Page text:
Unlike its next in line Opus 106, which waged war against the puny limits of the Stein piano, Opus 101 is comfortable within its notation (except for its curious crescendo on a chord) and its modest demands on the instrument - that is, until the split-second dotted rhythm of the march summons Rose's fingers to the parade-ground. But on the way thence each phrase is lovingly rounded, unhurried like the exhalation of a lingeringly long breath which makes us unheedful of the odd fermata. How confident is the spirit of this music with each upbeat or phrase-shape inflected upwards until the movement itself disappears skywards to land on its first perfect cadence. But when it does come, Rose in a master-stroke and by musical means alone makes us realize that the whole movement is but a perfect cadence - dominant to tonic! No need to read Schenker when Rose is in command - all these niceties of construction are painlessly revealed to us in his actual playing. Textures are made to order for Rose's artistry at making each note sing its own song in this gloriously homophonic tapestry of lines into chords! Sometimes, thanks to the counterpoint of the DVD cameras, we have the added thrill of following the uncanny independence of Rose's fingers from three different angles at once. The same upward-striving tendency is evident in the second and third movements as well but for the wonderful Db major section of the march which seems to anticipate late Beethoven in wishing to strip music down to pure vibration.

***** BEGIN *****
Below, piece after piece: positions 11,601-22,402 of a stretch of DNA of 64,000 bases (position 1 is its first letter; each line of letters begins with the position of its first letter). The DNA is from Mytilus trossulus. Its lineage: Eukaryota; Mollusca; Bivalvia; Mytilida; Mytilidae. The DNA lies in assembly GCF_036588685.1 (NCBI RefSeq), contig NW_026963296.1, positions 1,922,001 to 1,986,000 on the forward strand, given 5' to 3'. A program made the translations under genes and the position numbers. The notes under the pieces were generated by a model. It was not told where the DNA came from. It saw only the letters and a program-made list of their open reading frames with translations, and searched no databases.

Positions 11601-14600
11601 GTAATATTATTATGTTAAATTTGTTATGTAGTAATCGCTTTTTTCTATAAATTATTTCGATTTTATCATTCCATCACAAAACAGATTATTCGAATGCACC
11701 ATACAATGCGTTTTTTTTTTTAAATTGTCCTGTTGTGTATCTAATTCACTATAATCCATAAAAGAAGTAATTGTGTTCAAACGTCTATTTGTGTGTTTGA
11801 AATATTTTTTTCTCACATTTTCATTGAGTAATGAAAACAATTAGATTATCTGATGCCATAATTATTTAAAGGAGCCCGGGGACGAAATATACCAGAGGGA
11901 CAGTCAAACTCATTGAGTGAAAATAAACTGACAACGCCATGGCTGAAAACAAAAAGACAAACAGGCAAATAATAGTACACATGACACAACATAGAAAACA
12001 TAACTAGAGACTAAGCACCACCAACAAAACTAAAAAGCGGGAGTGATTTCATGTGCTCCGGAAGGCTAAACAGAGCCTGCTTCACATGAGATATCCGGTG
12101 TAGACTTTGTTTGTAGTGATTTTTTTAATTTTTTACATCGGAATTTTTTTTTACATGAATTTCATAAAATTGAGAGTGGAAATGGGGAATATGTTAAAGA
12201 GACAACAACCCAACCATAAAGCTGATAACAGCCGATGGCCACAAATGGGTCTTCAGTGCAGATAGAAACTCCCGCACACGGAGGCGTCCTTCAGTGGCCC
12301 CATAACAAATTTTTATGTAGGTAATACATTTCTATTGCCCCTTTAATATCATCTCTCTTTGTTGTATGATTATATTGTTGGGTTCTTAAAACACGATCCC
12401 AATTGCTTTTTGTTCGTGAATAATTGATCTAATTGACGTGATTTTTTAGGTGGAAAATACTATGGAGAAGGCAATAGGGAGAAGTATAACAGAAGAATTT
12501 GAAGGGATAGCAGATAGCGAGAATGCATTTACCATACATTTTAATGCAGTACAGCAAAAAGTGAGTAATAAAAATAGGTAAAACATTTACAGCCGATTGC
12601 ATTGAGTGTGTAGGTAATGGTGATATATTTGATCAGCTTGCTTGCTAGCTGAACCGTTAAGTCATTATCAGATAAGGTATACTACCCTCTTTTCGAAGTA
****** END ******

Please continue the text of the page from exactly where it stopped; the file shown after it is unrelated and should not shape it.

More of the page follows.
The genius of Jerome Rose lies in putting into execution what Bettina von Arnim was reported to have told Goethe: that Beethoven truly believed that music mediates between the spiritual and the sensuous, as in the first movement of Op.101, where its outpouring of pure melody on the dominant makes us forget all else. For all that the slow movement could be interpreted as a lead-in (albeit with built-in flashback) to the onslaught of the fugue, Rose prefers to let time stand still as he lovingly traces its Baroque arabesques before turning his unfaltering fingers loose on the wide leaps and rhythmic volatility of the Finale. Rose is never to be deterred in his search for the Idea behind the passing show, whether in terms of ethos, structure, Ursatz or other unifying principle of construction to which, as Busoni said in his Essence of Music "the virtuosity of the true Beethoven player must remain subservient".